The second film from writer/director Drew Goddard.
On the day before a stormy night in 1968, a group of strangers arrive one by one at a once-prestigious Lake Tahoe destination: the El Royale, a hotel-casino built on the border between California and Nevada. The short guest list includes an aging priest (Jeff Bridges), a struggling singer (Cynthia Erivo), a hippie chick (Dakota Johnson), and a vacuum salesman (Jon Hamm). The only clerk on-site is Miles (Lewis Pullman) who also doubles as everyone else needed to run the hotel. Over the course of the evening, secrets will be revealed, lines will be crossed, and blood will be spilled — not necessarily in that order.
From the talkative nature of the quirky overwritten characters to the intertitles announcing each chapter, El Royale feels like a love letter to Tarantino. It’s almost criminal Quentin doesn’t turn up as a vile character to be killed or isn’t overheard narrating a necessary yet muddled scene. The cast is also up to similar standards along with a polished, detail-oriented location, but does Goddard add enough of his own original spin to the proceedings to make this award-baiting movie style his own?
The El Royale is a fictional location, but it’s supposedly based upon a real-life location that mimics its fictional history. It’s also a character unto itself, holding secrets of its own and subject to the same fate as any character within. Where Goddard overtakes his directorial inspiration is in brevity, an ability to edit a scene to the straining point of disinterest before something explosive and/or meaningful happens — a skill Tarantino has recently applied toward his own reduced running times. Even at 141 minutes, it feels pretty tight, stumbling slightly at the end but wrapping everything up with a satisfying bloody bow.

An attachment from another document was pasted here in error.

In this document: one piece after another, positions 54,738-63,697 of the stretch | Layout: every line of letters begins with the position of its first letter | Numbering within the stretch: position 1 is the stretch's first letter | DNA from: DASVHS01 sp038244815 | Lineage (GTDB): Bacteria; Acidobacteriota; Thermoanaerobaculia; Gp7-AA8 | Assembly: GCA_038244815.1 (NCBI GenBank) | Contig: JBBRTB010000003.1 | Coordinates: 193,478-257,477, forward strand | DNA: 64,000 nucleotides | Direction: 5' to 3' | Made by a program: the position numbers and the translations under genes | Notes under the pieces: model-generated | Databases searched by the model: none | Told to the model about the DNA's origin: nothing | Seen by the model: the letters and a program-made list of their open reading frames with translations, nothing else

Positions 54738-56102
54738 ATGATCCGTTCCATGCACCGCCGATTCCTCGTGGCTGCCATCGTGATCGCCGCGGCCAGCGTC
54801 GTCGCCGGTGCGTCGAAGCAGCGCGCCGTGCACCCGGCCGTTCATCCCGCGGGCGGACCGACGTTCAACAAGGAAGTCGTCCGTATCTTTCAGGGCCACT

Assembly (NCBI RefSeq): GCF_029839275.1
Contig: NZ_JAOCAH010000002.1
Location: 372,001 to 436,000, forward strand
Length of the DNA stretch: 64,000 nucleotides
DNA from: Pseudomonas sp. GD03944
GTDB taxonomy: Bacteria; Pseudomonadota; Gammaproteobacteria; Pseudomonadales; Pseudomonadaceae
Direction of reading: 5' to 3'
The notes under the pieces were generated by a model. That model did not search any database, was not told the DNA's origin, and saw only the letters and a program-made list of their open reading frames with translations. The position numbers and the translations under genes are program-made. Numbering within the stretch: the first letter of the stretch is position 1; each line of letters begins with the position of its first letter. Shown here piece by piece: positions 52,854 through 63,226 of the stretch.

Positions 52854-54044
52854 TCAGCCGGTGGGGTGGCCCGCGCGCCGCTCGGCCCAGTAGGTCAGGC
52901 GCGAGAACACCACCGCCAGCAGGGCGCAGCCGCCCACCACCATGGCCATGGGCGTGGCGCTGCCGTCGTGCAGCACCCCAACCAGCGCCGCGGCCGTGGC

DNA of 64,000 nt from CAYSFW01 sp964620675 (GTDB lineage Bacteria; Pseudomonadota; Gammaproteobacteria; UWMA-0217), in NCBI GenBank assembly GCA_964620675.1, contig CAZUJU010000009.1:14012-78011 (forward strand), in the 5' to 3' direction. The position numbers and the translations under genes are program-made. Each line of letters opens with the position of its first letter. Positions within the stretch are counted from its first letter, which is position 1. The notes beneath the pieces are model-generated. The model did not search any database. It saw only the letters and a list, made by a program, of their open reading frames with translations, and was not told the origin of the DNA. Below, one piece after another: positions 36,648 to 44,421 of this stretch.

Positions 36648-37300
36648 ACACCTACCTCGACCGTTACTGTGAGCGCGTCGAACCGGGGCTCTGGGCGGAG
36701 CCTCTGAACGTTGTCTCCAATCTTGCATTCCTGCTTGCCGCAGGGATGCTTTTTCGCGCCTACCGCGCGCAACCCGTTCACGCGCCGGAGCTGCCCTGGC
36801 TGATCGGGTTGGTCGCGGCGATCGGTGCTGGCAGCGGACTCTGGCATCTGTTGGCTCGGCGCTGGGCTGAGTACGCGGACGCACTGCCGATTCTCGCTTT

While Hamm and Bridges give their usual all to the characters they inhabit, here’s a special nod to Chris Hemsworth; while he doesn’t have a lot of screen time, what he gives is something we need to see more of: dangerous attraction. While Dakota Johnson does fine, Cynthia Erivo stands out as does Lewis Pullman with his mild-mannered Miles. With so few throwaway parts, the competition between these characters for audience attention is as fierce as the drama; split-second decisions made on who-trusts-who (and when) keeps viewers guessing. It’s too bad a few faceless background characters appear late in the film when the main characters were so personally drawn, but the final reveals make up for the lost intimacy — it’s well worth it.
What makes El Royale work is discovery and decision in a very tight drama, similar to lock-box horror films where no one escapes until the movie ends and the survivors are tallied (shades of The Cabin in the Woods, Mr. Goddard?) It needs no prequel, no sequel, and is near-perfect as is. Goddard seems to have a knack for managing ensemble casts; will that skill benefit his attachment to Fox Studio’s slated X-Force movie starring Deadpool?
Bad Times at the El Royale is rated R for strong violence, language, some drug content, brief nudity, and a fifty-fifty split.
Four skull recommendation out of four